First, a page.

The Iran Nuclear Agreement and the Economic Crisis

The current economic crisis is a threat on the global economy, reminiscient of the American financial crisis of 2008. The economic problems that resulted during that period, some of which resulting from the American real estate bubble bursting, threatened the stability of the global economic system. However, these problems were also the result of the activities of Hugo Chavez, the President of Venezuela, who created an anti-American coalition which raised the prices of oil around the world in order to damage American economic hegemony. Chavez proposed to Russia to join Venezuela’s efforts in this strategy. Chavez proposed to Russia a way to restore its power as global superpower, following the fall of the Soviet Union. In the eyes of the United States, Russia of the 21st century no longer had a central role in shaping the global geo-political situation.

However, Chavez was able to convince Russia that raising oil prices would aggravate the American financial crises, bringing the superpower to its knees. Such a move would cause the United States to accept that Russia was still a significant global actor. Russia was afraid that raising oil prices would face much opposition from American allies in the Middle East such as the Gulf States and Saudi Arabia. However, Chavez clarified that the Gulf States could concentrate great sums of liquid cash which together would dictate the global economy, not necessarily due to the price of oil, but the amount of funds that would be at their disposal.
Thus, following the encouragement of Chavez and the agreement of the OPEC states, the price of oil was raised from $15 per barrel to $150 per barrel. This crisis impacted various economies and resulted in new thinking and new coalitions.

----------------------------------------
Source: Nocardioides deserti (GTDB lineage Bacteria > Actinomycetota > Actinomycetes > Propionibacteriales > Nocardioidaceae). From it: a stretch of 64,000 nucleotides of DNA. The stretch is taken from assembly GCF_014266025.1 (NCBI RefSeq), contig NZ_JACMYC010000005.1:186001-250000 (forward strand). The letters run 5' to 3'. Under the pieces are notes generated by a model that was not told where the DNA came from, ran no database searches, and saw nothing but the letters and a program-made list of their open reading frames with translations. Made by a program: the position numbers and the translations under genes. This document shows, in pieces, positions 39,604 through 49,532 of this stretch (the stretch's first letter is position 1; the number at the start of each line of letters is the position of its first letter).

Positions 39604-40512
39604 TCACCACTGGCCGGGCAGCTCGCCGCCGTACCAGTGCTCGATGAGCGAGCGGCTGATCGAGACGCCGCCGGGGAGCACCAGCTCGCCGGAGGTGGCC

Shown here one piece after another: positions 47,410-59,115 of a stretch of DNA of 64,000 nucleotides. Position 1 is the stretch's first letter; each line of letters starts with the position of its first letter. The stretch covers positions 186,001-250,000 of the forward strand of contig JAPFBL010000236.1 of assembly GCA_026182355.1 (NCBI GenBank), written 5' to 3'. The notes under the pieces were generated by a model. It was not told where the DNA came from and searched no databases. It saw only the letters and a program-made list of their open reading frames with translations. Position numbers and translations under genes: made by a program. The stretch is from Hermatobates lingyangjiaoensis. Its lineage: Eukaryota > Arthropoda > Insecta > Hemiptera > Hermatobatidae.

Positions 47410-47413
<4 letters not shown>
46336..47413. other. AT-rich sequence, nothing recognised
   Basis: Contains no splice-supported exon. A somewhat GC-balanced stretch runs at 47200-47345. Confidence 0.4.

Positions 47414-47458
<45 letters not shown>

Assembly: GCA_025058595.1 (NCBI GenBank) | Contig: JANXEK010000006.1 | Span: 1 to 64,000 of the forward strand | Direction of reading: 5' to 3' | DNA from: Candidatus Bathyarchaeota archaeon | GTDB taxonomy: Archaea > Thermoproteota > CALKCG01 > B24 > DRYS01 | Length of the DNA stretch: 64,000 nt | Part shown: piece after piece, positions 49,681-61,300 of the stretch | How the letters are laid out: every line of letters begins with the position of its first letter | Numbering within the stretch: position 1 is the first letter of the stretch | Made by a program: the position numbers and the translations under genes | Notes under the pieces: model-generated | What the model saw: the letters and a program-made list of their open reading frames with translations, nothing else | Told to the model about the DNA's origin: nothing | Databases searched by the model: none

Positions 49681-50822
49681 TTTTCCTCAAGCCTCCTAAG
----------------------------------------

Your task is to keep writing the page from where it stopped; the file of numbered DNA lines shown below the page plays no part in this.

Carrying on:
In addition, the increasingly tight sanctions on Iran removed an important actor from the oil economy and encouraged great trade between various states which created significant cash flow between Russia and the Gulf States. The funds that flowed to Russia and the Gulf States allowed these states to invest in signficant initiatives. Specifically, tourism in various states grew, providing signficant influxes of cash into the service industry, and giving a sense of prosperity among the local populations.

Following the rise of oil prices, several states invested in alternative energy sources. The United States developed the shale oil industry as well as clean energy sources and became energy independent. Other states developed other energy sources. Naturally, the prices of oil fell. In addition, the sanctions that were imposed on Russia following its military action against the Ukraine resulted in devastating results on the Russian economy. The cash that previously flowed was no longer available, and Russia found itself with less economic and political influence.

Today, following the signing of the nuclear agreement between the P5+1 and Iran, and the anticipated removal of sanctions, we can expect a further lowering of oil prices, as a significant actor returns to the market. Despite the fact that the lowering of oil prices is often a positive development, a quick lowering of prices could cause disastrous results on states which are dependent on cash flow. Unstable economic conditions in oil states could result in political instability. Therefore, although many states will reap great economic benefits from trade with Iran, there will also be negative consequences on the global economy. When the world faces economic unknowns, the current unstable political situation and a lack of common interests and denominators between various states is only amplified.

About the Author
Dr David Altman is senior vice-president at the Netanya Academic College and vice-chair of the college's Strategic Dialogue Center
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